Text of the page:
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Ever since President Johnson signed the Civil Rights Act of 1964 into law and outlawed employment discrimination under Title VII of the Act, courts have steadily increased employee protections. Under Title VII, employers cannot discriminate against employees based on their race, color, religion, sex or national origin. Since its passage, Title VII has been interpreted to prevent discrimination based on stereotypes and an employee’s association with people of another race. On February 26, 2018, the Second Circuit in Zarda v. Altitude Express, Inc., 883 F.3d 100 (2d Cir. 2018) expanded Title VII’s protection to cover sexual orientation.

According to the Second Circuit, “sexual orientation discrimination is motivated, at least in part, by sex and is . . . a subset of sex discrimination.” The Zarda decision then stated “[s]exual orientation discrimination is also based on assumptions or stereotypes about how members of a particular gender should be, including to whom they should be attracted.” Zarda further found that sexual orientation discrimination is a form of associational discrimination because the dislike of a person’s relationships with members of a particular sex is the motivation for adverse employment actions. Sex causes this aversion, and therefore, is sexual discrimination.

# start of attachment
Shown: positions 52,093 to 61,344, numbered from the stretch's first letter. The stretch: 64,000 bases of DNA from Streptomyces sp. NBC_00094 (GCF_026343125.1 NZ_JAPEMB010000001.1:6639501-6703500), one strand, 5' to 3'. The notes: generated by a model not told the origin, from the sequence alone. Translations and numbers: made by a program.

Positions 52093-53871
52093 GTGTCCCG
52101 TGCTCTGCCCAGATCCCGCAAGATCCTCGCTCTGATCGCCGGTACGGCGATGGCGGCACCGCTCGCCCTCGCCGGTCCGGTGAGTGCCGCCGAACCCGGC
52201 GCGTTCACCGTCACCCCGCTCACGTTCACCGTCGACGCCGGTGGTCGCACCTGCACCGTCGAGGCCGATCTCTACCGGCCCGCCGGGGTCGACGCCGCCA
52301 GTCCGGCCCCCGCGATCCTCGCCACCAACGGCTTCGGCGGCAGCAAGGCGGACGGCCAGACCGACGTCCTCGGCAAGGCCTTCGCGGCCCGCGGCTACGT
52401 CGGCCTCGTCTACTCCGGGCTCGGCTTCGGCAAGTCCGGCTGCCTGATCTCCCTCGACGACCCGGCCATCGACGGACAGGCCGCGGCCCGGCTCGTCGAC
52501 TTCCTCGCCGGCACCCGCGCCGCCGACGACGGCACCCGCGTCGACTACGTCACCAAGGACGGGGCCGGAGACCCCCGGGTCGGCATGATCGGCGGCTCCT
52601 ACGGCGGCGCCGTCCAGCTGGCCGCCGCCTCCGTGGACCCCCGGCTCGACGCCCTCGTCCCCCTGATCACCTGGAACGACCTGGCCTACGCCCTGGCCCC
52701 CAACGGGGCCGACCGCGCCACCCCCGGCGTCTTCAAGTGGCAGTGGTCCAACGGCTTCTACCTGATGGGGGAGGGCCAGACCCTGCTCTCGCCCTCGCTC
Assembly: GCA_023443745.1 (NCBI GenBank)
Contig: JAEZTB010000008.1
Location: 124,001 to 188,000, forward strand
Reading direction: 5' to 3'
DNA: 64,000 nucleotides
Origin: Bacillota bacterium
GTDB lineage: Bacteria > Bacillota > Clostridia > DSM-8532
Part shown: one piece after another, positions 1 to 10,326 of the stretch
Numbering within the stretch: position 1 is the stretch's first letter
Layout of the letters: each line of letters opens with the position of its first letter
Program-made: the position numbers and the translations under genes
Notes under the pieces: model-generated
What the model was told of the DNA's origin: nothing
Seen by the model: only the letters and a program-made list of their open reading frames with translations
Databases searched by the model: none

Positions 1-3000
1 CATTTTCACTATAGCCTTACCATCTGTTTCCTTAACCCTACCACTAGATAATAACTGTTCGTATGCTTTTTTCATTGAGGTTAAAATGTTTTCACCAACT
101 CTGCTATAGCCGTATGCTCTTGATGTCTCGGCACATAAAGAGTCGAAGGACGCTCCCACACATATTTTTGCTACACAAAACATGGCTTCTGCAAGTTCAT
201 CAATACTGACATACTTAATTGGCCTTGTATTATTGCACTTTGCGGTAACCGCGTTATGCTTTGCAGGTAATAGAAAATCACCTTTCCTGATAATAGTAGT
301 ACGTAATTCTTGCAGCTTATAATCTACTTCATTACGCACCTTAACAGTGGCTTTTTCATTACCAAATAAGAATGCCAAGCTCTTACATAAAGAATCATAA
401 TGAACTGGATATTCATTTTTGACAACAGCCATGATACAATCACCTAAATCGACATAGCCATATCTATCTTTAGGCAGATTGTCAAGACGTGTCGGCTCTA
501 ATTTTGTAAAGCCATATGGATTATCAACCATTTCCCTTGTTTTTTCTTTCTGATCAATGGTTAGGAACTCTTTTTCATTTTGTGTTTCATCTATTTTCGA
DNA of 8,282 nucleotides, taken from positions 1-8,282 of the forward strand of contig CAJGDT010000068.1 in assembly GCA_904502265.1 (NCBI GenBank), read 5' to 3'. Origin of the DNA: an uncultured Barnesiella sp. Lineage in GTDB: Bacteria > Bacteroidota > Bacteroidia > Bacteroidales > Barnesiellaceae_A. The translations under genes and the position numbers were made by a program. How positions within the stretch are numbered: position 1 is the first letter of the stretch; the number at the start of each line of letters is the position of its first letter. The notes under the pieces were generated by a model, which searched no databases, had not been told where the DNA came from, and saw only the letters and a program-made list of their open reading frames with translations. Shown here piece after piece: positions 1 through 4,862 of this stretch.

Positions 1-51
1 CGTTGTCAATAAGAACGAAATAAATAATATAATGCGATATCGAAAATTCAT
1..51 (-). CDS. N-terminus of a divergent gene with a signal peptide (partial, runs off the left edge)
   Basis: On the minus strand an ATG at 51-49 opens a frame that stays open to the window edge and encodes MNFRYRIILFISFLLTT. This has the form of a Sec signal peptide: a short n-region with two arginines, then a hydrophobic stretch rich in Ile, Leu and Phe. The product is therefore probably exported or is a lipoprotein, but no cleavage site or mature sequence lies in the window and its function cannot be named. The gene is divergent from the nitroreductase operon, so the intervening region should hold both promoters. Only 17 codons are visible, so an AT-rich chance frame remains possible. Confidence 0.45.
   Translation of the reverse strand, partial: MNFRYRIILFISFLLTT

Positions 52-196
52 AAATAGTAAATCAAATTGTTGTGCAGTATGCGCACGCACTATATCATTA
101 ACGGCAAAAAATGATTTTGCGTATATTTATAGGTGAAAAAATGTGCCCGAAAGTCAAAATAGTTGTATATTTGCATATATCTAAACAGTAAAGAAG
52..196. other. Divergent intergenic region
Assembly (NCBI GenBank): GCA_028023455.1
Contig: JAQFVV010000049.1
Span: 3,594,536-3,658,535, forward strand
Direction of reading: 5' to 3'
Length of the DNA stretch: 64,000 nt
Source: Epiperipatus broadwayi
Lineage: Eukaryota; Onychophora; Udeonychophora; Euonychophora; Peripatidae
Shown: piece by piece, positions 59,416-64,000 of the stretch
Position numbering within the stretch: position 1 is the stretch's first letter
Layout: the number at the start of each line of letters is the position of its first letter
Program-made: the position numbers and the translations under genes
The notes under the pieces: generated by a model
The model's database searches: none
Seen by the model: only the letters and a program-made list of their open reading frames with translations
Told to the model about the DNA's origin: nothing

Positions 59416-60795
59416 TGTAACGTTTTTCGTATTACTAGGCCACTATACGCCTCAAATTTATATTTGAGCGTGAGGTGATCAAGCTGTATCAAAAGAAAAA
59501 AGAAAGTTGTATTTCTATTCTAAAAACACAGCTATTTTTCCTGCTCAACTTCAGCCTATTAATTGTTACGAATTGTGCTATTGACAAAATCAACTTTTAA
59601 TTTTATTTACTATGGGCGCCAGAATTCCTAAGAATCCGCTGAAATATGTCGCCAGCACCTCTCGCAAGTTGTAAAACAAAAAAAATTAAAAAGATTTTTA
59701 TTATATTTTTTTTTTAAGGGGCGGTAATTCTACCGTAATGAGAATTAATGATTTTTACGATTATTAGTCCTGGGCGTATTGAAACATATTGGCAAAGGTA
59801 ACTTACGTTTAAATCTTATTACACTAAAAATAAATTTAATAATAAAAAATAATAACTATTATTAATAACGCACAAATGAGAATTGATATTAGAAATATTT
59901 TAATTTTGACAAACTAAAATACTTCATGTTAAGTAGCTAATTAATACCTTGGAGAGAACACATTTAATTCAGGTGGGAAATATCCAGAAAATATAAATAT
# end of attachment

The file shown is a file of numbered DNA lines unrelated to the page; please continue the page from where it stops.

While Zarda is the law in the Second Circuit, which covers the federal courts in New York, Connecticut, and Vermont, the Second Circuit, along with the Seventh Circuit, is an outlier. Other federal appeals courts, along with the Trump administration, believe Title VII does not cover sexual orientation. The United States Supreme Court will likely address this split in the near future.

Even though Zarda’s ruling has only just started impacting employment discrimination claims brought under Title VII, Connecticut’s workplace anti-discrimination law, the Connecticut Fair Employment Practices Act (“CFEPA”), already expressly provides protections against sexual orientation discrimination. If you have questions regarding an employment issue related to workplace discrimination in Connecticut, please contact one of the attorneys at Mitchell & Sheahan, P.C.